During a farewell speech to you - conduct a mental exercise with yourself. After every sentence think of a witty reply - this way your brain is engaging in something and not focussing so much on the intense meaning of the speech.

And don't read the card until you get home!!

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Work Farewell Question 4
"A co-worker of mine was recently let go unexpectedly and I feel really bad about the entire situation.
My plan is to have everyone who worked with her sign the card and, if they want to, contribute some money for a gift card for her.
However, I don't want to make it seem like I'm undermining the senior management that made the decision.
I'm not going to ask the people who were involved with making the decision to let her go to sign the card.

Is this the best way to deal with this situation?
I just want people to sign their name on the card and not include a personal memo.
This will not be related to the company in any way.
It will be from her friends at work.

Is there any other circumstance I should be aware of?"

Jason from the United States

First of all, thank you for considering your colleague in this way.
Being let go is an emotional and devastating event. To offer a card that will essentially say "thanks for all you've contributed and we're glad to have met you" can really help lessen the blow and restore some dignity.
It really is awful to be hurried out the door and to feel that you never even existed in a workplace. Some kind of a work farewell is necessary for closure and for validation.

Just remember that anything to do with a work farewell should be voluntary - whatever people choose to write or donate should be up to them (tips on organizing office farewell donations here). If people want to add a personal memo, it may help her feel better, and what they write does not reflect upon you.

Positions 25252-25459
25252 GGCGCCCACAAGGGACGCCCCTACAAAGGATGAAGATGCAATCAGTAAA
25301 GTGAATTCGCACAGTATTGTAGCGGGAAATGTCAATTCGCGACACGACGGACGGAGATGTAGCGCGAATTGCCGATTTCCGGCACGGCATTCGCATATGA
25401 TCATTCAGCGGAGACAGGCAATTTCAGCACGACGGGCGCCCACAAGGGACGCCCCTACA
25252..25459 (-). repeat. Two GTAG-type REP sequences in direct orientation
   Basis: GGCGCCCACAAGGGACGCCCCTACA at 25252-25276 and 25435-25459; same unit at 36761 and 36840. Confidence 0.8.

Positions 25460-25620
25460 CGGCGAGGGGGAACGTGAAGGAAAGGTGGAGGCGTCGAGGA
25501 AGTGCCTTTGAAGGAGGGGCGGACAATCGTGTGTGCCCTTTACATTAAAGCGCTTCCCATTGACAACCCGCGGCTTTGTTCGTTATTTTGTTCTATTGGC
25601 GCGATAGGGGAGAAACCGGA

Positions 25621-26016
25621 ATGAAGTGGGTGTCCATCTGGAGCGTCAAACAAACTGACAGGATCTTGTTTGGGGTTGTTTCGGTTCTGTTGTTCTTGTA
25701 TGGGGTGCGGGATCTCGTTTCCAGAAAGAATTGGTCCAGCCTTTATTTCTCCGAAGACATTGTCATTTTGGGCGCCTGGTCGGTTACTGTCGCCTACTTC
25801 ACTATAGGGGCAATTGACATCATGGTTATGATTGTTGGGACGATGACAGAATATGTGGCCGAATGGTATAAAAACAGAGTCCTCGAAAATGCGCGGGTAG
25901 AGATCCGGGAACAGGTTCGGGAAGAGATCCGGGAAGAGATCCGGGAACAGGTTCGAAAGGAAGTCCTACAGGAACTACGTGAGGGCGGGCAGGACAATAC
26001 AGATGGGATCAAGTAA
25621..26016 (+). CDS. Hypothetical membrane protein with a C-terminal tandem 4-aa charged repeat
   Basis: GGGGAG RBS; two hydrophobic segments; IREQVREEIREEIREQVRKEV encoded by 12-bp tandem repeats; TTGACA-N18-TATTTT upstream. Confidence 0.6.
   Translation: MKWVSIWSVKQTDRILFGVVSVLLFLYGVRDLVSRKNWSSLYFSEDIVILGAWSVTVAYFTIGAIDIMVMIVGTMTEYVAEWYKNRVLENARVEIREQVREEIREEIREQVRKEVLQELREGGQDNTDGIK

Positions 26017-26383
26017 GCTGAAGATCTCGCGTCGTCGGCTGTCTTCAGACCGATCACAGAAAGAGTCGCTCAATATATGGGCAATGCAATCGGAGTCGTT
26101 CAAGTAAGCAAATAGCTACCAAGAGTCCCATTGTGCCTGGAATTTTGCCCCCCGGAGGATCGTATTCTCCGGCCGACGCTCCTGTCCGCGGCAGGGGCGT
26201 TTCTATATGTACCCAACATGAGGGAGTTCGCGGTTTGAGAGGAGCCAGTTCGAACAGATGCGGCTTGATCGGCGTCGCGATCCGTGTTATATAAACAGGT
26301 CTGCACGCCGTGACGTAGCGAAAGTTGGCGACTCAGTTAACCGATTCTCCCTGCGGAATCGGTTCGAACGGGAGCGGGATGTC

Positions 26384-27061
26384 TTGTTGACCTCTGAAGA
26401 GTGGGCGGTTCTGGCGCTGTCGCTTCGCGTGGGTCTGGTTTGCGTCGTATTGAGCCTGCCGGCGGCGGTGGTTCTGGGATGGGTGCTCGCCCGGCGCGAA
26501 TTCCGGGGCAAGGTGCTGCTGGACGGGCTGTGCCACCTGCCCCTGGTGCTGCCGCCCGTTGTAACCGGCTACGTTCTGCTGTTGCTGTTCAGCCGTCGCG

As for the office politics there are several ways to view this:
  • any sort of farewell gesture is an act of acceptance of leaving - this is not a rebellion. It is also an act of closure for everyone and is bad for morale if prevented
  • senior management may have found this decision very difficult and may be glad that someone in the company is thoughtful enough to try to lessen the blow (and without the involvement of management)
  • remember the farewell card is for her, the human being, and it's not about the company you work for
  • if office politics is so petty that your gesture is construed as rebellion, it will only look bad for management if they punish you for what is just a farewell card. Remember that there's likely to be plenty of signatures on the card - is management going to punish all of you for your sympathy? There could be safety in numbers!
So if you are worried about any repercussions, just keep the act of organising the work farewell card and donations low-key and unemotional, like any other task that you do at work.
If anyone approaches you negatively about it, you can always say that if you leave, you would like people to do the same for you. Making this a general human gesture will remove it from the drama of this specific situation.

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Work Farewell Question 5
"A fellow employee is retiring after 20 years of being in the fire service. He wishes not to have a farewell party.
How do I write a retirement announcement to let everyone know he is retiring and his last day at the fire district and that he wishes not to have a farewell party?"

Sallie from United States

First of all, it's worth mentioning that it's wonderful that you are respecting how he feels.
Everybody has their reasons for wanting or doing what they do, and it's lovely to know that you have 'heard' him.
In your announcement, you can send a message to the other employees that your friend "is retiring, and that after a huge 20 years of serving the community he has decided that a farewell party is not his style of saying goodbye.
I respect his wishes (he has earned it!), but have decided to have available a farewell book for anyone to write something to him"
.
You might also add that you can arrange a gift also, and your other colleagues can donate.

If people feel that there must be some sort of send-off on his last day, then maybe something very low-key might be a possibility. Like a surprise goodbye gift presented to him at his workstation, and ensuring that everyone lines up and gives individual congratulations but NO SPEECHES. This would require someone very confident who can direct the mini-event and keep things light, wrap it up toward the end and usher people away. When this is done at his workstation - a small space that is easily crowded, then it won't seem overwhelming like a farewell party would.